LOS ANGELES (CBSLA.com) — Monique Andrade, 21, of Chatsworth has cerebral palsy, is a quadriplegic and gets fed through a tube in her stomach.

Her mother Claudia says she consumes four and a half cans of Ensure a day, the only food that keeps her alive.

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Monique is on Medi-Cal and the supplies are supposed to be delivered once a month through L.A. Care, a public health plan that gets hundreds of millions of dollars in taxpayer money.

However, in the past few months, her supplies have been late or never arrived.

“It breaks my heart to see that she has to go without what she needs,” Claudia said. “She has a simple life. She doesn’t ask for much. It just doesn’t seem fair.”

A CBS2 News investigation found while Monique goes hungry, L.A. Care takes care of its own employees.

David Goldstein uncovered tens of thousand dollars in catered meals, even $2,700 for 1,200 slices of pie.

L.A. Care is the largest public health plan in the nation serving over 2 million people, some of the most vulnerable in the county.

The investigation reviewed thousands of pages of L.A. Care’s credit card charges and salary information for 2016 and found hundreds of receipts for catered breakfast or lunch meetings.

An executive lunch package of whitefish for more than $400 and nearly $16,000 in charges for In-and-Out Burger are a couple of examples.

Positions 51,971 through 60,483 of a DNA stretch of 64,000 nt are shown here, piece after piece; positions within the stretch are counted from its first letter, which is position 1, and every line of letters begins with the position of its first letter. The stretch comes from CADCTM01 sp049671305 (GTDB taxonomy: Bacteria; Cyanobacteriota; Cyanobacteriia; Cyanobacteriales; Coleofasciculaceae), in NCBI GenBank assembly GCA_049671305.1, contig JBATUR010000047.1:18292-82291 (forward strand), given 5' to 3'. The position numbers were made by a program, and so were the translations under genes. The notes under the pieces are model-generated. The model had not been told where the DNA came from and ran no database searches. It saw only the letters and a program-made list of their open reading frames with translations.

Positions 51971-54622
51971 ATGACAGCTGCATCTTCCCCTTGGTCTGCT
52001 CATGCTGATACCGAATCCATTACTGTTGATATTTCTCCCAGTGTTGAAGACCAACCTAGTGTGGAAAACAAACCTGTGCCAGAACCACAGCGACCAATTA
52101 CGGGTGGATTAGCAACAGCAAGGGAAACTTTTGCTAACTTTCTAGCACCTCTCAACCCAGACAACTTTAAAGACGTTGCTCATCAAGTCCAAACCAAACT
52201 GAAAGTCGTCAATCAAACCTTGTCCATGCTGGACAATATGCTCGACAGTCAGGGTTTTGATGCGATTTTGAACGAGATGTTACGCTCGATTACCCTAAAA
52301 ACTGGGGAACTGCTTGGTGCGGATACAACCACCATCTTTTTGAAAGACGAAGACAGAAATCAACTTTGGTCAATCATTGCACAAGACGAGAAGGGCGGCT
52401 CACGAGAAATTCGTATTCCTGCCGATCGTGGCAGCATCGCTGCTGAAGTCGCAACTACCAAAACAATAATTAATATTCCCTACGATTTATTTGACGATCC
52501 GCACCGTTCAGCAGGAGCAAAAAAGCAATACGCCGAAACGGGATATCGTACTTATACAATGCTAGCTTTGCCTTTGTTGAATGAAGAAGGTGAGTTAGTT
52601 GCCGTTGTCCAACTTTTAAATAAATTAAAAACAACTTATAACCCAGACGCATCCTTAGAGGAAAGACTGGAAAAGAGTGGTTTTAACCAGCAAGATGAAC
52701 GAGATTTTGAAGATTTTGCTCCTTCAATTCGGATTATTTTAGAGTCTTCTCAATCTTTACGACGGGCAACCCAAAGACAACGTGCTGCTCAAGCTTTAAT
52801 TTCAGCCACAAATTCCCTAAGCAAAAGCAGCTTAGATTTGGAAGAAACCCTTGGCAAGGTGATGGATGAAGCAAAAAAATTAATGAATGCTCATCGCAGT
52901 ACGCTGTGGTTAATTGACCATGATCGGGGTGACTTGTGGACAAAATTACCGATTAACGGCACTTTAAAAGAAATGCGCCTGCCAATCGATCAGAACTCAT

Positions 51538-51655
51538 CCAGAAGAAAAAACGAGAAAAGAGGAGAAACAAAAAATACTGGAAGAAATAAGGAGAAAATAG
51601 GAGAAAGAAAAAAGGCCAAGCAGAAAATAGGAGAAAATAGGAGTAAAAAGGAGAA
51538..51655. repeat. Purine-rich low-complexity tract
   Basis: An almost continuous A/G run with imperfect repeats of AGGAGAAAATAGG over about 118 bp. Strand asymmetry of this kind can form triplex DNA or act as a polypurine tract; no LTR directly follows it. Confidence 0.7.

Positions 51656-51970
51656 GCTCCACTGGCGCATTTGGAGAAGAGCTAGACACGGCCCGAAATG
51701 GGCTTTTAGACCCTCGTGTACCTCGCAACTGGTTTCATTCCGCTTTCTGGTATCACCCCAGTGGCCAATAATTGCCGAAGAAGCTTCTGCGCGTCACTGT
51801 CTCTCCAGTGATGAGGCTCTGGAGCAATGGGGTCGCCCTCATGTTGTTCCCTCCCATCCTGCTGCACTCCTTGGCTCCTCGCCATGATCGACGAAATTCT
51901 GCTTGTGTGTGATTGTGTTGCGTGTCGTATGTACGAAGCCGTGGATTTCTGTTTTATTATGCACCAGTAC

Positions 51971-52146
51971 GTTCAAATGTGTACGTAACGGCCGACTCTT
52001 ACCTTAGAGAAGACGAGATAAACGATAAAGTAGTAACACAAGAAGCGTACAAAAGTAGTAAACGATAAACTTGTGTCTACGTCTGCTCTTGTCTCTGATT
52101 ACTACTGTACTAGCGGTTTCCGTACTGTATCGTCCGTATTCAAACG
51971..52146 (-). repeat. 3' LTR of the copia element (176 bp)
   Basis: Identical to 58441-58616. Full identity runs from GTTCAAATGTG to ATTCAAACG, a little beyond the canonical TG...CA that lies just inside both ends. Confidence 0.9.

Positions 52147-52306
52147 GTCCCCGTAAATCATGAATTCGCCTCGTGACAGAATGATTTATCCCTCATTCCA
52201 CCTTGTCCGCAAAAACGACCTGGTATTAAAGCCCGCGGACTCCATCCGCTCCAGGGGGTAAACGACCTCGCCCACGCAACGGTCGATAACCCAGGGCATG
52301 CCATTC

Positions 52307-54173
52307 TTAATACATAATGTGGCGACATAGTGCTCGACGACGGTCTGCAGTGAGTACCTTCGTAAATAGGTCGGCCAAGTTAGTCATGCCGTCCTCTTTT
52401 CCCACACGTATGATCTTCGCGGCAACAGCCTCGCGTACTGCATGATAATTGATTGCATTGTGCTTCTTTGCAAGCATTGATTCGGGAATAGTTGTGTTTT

What was it for?

According to L.A. Care’s project and event justification form, the word celebration was crossed out, describing it as an employee team building event.

In all, Goldstein’s investigation found almost $200,000 spent on catered meals.

We discovered the catering is all part of $500,000 projected to be spent on team building, recognition events and promotional items for the 1,900 people who work at LA Care.

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CEO John Baackes defends the spending of taxpayer money, saying it helps employee morale.

“Why should taxpayer money be used for that?” Goldstein asked.

“Because it builds the confidence of the people who are serving them. Just paying them a salary to walk in the door, you know, there’s more to the work than just that,” Baackes said.

Baackes himself makes some big bucks. He pulled in more than $820,000 in salary and benefits in 2016.

He says the salary is competitive with others in the field.

Goldstein also found Baackes flew first class to a conference in Washington, D.C., costing taxpayers almost $3,500. Baackes says it must have been the only flight available.

“It was booked two weeks before the conference. Two weeks before the conference and your people couldn’t find anything other than first class? Goldstein asked.

“Apparently not,” Baackes said.

When the interview was over, Baackes apparently didn’t like the line of questioning.

“I mean, you don’t really believe the questions you’re asking me, do you?” he asked.

But government ethics expert Bob Stern says those questions should be asked.

“We all want happy employees, but clearly taxpayer money should be spent as wisely as possible. It’s not their money; it’s our money,” Stern said.

And it’s money spent on other people’s well-being, not Monique’s.

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“The bottom line is they need to change their name because L.A. doesn’t care,” Stern said.

David Goldstein